Updates coming soon on what Fred finds.

Tuesday, August 29, 2006

Full-Bore Horror Show

I promised pictures taken through the scope prototype, so here they are. I warn you--if you're drunk or feeling a little ill, these might push you over the edge.

Picture 1 is a view through the scope (with vignetting left for full effect) of a large oak across the marsh.I'll add a view of this same tree through my 9x35 binocs as contrast:

Note the increased magnification of the scope view--along with enough false color to power the sun for a few million years.

How about another view through the Psycho-scope, shall we?

The careful observer will see what might be labeled as ghosts by the paranormally inclined. However, it's actually a snapshot of cornstalks. Sigh.

Those ghosts can be slippery.

More corn, anyone?
Yeah. . . pass the peyote.

So you see my dilemma. The worst part is that, in some sort of unverse-taunting-me kind of trick, I went on the Surplus Shed site and saw these:
The description: 20x80 Konusvue Series Binoculars CTD with case. Price: $89.95. That's right--20X magnification with an 80mm objective. Wow.

Now I know what you're thinking--you're thinking, "No! Don't back down now! You've come so far!" And yes, I have come a long way from the days of getting lenses but not knowing how to mount them, the prospect of a 32-inch spotting scope monster, baby-pea-sized lenses and utter disappointment. But gees, this is getting ridiculous.

I did find a fascinating tutorial on optics and all the things that can go wrong with them, courtesy of an online microscopy primer. (man, since I figured out to how add links to text, I've been kinda over-doing it, haven't I?) I'm trying to read and understand that jibbah-jabbah so I can maybe improve upon the performance of the psycho-scope.

Still, it's so tempting to just get those big, powerful binoculars (which feature a mounting bracket and everything!) and just consider my little scope a project in progress. A little hobby. A learning experience on my road to greater knowledge. I've probably put in about $100 on the scope so far, with no real end in sight, quite honestly--given this whole chromatic aberration thing. I could just get the binocs, call it a birthday present (9/15--coming up fast), and then get my camera and be on the road to the cover of National Geographic!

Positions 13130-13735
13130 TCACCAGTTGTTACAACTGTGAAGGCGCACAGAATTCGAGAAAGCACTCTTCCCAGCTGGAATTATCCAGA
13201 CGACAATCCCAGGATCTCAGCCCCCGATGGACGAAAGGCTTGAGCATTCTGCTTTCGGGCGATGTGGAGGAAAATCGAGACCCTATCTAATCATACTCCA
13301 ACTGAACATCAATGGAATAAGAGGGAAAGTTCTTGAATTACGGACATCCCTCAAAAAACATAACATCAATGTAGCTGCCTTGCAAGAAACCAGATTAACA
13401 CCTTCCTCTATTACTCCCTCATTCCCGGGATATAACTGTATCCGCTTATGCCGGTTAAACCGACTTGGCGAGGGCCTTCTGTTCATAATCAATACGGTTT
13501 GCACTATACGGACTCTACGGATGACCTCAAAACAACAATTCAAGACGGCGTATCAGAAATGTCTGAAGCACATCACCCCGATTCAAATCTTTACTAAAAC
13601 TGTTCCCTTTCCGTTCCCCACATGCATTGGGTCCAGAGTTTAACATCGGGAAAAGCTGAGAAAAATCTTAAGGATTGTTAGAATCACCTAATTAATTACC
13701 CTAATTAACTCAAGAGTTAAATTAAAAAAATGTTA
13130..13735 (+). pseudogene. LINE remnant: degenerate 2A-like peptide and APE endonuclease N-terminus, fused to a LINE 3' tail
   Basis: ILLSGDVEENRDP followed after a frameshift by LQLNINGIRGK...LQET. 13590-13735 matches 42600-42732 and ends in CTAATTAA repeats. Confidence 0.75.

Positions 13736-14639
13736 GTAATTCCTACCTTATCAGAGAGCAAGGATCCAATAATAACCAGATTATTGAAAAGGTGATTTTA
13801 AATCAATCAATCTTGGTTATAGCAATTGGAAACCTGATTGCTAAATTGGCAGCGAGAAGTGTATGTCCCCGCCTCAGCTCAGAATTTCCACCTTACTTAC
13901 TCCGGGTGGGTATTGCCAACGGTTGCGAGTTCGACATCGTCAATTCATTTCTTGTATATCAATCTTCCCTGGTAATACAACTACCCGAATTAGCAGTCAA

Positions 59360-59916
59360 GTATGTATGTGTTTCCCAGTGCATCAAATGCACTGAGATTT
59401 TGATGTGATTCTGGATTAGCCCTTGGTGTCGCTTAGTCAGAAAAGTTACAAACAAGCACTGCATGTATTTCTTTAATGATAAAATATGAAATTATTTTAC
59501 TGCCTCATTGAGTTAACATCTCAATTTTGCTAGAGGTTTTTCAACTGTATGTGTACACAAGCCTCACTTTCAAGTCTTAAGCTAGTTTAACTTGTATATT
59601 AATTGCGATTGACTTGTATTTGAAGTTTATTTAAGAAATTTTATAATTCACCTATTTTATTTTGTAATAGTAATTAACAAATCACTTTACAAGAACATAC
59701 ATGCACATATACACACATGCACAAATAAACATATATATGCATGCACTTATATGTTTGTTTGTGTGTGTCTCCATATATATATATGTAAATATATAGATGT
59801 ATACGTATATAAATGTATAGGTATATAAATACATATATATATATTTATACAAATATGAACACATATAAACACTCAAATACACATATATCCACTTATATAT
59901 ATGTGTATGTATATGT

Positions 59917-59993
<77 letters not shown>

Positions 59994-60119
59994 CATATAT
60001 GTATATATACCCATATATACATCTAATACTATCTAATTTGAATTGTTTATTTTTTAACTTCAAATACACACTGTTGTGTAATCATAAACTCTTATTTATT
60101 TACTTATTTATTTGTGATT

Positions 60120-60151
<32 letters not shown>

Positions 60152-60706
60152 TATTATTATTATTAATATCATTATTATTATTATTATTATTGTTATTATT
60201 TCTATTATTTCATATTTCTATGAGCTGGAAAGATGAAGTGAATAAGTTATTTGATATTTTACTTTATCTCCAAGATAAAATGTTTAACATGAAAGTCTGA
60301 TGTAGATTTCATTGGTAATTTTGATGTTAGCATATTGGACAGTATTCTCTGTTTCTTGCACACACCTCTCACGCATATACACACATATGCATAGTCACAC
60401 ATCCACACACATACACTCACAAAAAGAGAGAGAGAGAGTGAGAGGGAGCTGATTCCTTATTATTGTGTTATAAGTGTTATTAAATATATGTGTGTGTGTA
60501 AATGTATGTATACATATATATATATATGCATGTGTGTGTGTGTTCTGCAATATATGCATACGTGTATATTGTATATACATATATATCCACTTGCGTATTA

And yet--what of the thrill of having built it myself? What of the hours of learning and fun I've had? What of the whole "it's not worth anything if it comes easy" work ethic?

What should I do?

I suppose I'll ask Kat tonight when she gets home from work.

Keep good thoughts in your heads for me, folks. This could turn ugly.

Monday, August 28, 2006

More about the scope prototype

Because I can't just leave it alone, I'm going to post some pics I took through the scope (sorta) with my camera phone (I left Niki's digital cam in the car, and Kat has the car).

Here, we have a photo taken through just the objective lens tube, no eyepiece and no diagonal:

Click on the photo to see the bigger view of it. Do you see the chromatic aberration on the Adirondack chair?

Here's another one:

It's hard to see in this photo--though you can kinda see it in the pear tree branches in front of the white outhouse and in the treeline against the horizon.

Still, this is nothing compared to the view through the assembled scope--remember Jan Brady's crazy red-white-and-blue-striped pants? Well, the view through the scope is even groovier than that, folks. I'll post a pic of that later, once Kat gets home with the digital camera. I'll warn you, though--it's going to blow your mind. The pine trees never looked so crazy, man.

I really don't quite understand the physics of it. I know that light bends, and different colors bend differently, but this is just ridiculous. It's impossible to view anything through the scope. This is a big set-back. I hope someone can help me figure it out. I just don't know what to do. Is there some sort of filter I can use? Or do I need to get yet another objective lens of a different type?